In my first trimester, I struggled with depression quite a bit. I cried daily at work, at home, before bed, ALL the time . I was sad for no reason at all. Of course I was scared about this new life change, about what it would do to my marriage, and my body felt bombarded with the new changes that pregnancy brings about. I was fighting it. Fighting the changes, struggling with them, having daily boxing matches with them, cussing at them and not feeling like myself at all.
Not only was I "sad" but I was having fits of rage as well. I would find every little thing to nit pick about my co-workers, my family, and my friends. I distanced myself because this rage brought out of me courage to speak my mind and I had little reservations of others feelings. I thought that the check out lady was checking my groceries too slowly, so I'd let her know. I thought our waiter wasn't giving us antiquate service, so she would also be given a piece of my mind as well...I cussed out my boss and almost lost my job, luckily he felt sorry for me and agreed to keep me, as long as I didn't lose my mind again! I wasn't taking crap from anyone, and everyone owed me something...I didn't want to be a door mat. I experienced a heightened awareness of bad drivers on the road, and let them know it too.
My mind was far away in a distant pregnancy land and I was living in a foggy cloud of hormones, fighting my way through my bad attitudes and negativity. I isolated myself because had I been around people, I would have torn them a new ass. My family knew all too well what a major bitch I was and didn't like it at all. I felt very alone. It was rough.
At each doctors appointment, before the doctor could even come in and say "good morning!" I was sitting hunched over with my head in my hands, drool dribbling down my chin, red eyed in tears, and not able to explain exactly what was ailing me.
I shared my struggles with a few of my friends and family and the most common response to my depression was:
"This is the happiest time in your life, what do you have to be sad about?! Don't you WANT this baby???"
It wasn't about me not being ready, or happy, or wanting my baby, It was about my body not handling the hormonal changes. It was something I felt I didn't have control over.
So my doctor decided I needed, desperately needed to go on Prozac. She said that the baby would be fine and she wanted me to go on it right away! I went home, prayed about it, talked to Dustin about it, and decided that I wanted to take a more natural approach to my chemical imbalance, if that was even what I was experiencing. Each appointment, I kept telling her I needed more time to think about it...but her idea was, If I'm this bad now, she didn't want to see what I would be like after the baby once the dramatic hormone changes happened again.
The struggle continued until about half way through my 2ND trimester. I started to perk up. I had more energy. I stopped throwing up 5 times or more a day. My awful migraines stopped. I was resting a little easier and life was looking clearer.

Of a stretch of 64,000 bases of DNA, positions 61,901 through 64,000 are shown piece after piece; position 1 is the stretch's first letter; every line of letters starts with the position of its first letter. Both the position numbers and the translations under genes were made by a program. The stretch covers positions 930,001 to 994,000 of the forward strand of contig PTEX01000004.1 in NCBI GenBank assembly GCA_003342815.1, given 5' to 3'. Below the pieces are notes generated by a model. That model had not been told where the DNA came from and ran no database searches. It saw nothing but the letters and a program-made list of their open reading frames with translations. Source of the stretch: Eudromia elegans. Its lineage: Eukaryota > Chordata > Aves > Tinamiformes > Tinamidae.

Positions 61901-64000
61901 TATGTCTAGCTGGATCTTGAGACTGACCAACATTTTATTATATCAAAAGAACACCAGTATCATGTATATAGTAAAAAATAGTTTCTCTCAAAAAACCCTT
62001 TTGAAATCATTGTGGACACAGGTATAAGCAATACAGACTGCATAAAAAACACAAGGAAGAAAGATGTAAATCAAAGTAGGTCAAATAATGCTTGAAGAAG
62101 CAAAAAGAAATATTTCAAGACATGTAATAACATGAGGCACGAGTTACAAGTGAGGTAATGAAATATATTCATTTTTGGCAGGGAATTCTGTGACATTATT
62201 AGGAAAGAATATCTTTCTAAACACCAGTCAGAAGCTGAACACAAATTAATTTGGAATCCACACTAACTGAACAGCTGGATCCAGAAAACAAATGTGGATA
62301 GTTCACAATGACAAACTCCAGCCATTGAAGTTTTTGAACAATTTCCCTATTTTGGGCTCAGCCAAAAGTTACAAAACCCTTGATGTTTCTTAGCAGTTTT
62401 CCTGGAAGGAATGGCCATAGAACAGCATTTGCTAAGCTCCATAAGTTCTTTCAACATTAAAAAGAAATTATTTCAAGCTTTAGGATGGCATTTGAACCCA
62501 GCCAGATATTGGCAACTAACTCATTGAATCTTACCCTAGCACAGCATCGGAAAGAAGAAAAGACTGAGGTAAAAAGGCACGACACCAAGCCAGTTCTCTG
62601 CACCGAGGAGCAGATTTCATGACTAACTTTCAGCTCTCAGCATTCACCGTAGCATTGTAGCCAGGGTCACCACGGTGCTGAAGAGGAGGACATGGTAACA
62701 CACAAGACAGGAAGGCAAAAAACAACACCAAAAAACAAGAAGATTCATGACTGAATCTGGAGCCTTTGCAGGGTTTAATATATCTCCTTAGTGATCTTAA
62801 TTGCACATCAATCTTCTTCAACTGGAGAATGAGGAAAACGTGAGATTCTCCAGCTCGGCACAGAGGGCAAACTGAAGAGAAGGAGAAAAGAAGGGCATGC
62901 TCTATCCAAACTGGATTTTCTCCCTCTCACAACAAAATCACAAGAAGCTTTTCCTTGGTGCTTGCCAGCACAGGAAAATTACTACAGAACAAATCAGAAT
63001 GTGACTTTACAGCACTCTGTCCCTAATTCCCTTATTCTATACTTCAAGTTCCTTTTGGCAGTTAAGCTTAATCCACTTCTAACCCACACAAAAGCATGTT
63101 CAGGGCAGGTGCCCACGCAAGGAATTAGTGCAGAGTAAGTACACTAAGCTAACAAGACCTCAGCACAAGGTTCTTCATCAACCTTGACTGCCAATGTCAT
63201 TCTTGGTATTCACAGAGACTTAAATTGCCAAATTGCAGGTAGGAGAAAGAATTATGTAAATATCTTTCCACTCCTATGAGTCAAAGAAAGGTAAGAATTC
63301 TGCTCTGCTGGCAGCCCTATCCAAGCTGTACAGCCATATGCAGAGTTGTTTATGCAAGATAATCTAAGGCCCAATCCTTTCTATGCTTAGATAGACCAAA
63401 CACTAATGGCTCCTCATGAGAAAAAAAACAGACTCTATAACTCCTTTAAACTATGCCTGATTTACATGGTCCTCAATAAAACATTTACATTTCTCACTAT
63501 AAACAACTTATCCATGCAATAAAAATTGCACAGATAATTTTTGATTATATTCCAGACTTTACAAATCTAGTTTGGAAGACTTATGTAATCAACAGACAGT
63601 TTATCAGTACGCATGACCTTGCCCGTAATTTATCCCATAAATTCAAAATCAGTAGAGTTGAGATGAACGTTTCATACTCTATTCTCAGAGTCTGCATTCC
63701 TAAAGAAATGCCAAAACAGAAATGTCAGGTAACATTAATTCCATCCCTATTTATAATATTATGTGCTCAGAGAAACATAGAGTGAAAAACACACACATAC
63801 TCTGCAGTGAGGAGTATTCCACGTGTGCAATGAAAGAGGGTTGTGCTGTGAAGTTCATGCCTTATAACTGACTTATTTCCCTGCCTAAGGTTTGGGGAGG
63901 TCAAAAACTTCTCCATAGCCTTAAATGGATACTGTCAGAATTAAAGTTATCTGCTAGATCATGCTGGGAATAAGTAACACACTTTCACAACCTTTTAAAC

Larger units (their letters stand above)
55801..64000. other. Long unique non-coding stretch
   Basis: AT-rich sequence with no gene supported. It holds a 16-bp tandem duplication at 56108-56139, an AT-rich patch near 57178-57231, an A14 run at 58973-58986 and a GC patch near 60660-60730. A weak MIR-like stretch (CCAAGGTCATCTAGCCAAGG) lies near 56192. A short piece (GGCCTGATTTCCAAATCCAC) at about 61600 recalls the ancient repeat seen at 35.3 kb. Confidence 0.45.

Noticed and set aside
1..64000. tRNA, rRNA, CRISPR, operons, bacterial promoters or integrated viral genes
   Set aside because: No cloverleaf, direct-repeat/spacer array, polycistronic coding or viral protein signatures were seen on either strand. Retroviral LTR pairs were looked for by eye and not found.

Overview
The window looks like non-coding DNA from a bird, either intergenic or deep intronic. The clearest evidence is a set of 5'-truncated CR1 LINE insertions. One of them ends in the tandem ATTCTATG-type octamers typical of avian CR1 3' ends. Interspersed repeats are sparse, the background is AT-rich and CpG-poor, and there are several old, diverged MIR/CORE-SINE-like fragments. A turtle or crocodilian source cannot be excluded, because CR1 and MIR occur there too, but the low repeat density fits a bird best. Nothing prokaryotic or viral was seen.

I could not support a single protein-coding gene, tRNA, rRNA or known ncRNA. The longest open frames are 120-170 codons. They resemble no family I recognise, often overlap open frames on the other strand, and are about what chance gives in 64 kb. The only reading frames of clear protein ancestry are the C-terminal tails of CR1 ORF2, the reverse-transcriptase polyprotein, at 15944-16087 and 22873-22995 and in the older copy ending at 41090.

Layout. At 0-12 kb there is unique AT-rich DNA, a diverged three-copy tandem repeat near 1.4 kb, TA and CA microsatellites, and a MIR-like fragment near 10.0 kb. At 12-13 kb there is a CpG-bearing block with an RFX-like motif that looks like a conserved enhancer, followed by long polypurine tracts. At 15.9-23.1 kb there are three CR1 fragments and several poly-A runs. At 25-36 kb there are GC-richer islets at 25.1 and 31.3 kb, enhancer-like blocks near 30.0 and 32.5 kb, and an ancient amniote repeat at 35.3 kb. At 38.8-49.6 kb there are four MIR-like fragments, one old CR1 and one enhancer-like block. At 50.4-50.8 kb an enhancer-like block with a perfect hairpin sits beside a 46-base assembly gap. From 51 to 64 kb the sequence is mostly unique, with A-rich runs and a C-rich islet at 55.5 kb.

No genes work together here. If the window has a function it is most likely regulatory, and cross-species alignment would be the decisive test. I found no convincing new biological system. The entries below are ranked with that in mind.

I was utterly convinced that after Conrad was born, I would be on an anti-depressant for a while until my body readjusted and I felt more like myself. I also wanted to be a good wife and mother and If i was still stuck down in my pit of despair, how would I tend to my baby and experience the joys of motherhood to the fullest? I felt like it would be safe to take the drug for just a few months and be open to it.
After he was born though, I only experienced one fit of sadness. Our friends were coming over to bring us food and I didn't know they were coming. The baby had just gone down for a nap so I was trying to steal a few precious minutes of sleep before all hell broke loose again. Dustin called me to let me know they were on their way, and just as I hung up the phone, my heart dropped. I got all hot and sweaty, my heart started racing, and I was scrambling to find clothes that I felt comfortable in, and get my hair combed. I wasn't ready to face the world. A wave of anxiety was rushing over me, I was shaking and nervous. This was the first time I was seeing my friends again since the baby was born, and not only that, but Conrad had to wear a harness that I was uncomfortable with him wearing in public because I felt like he would be made fun of, or people would be uncomfortable holding my sweet little baby (which people were). When they got there, I cried. I was exhausted, and shaken up. At this point, I felt like it was time to consider the help of medicine to balance me out....
Days passed, I was enjoying my baby and he was eating well, we weren't struggling with breast feeding any longer, my husband was adjusting well to going back to work, my family was helping us with groceries and coming over to help us. The days weren't looking so grim. I felt like myself again. My body was shrinking and I felt excited for each new challenge to come.
I write this because I felt like a failure to be considering medicine to deal with my depression. I felt like I should pray harder about it, or just tough it out. But that wasn't the case. It was out of my control, and although I never took Prozac, I shouldn't have felt guilty for weighing my options. Moms have enough pressure as it is and it can be overwhelming to alter your life to fit another person in it and still juggle your marriage and time for yourself. It's OK to use medicine and mothers shouldn't be so hard on themselves for it if they do.
That's all I have to say about that. Now lets see what Chris Crocker has to say about Depression....I warn you, he's hilarious. Thanks Ashley!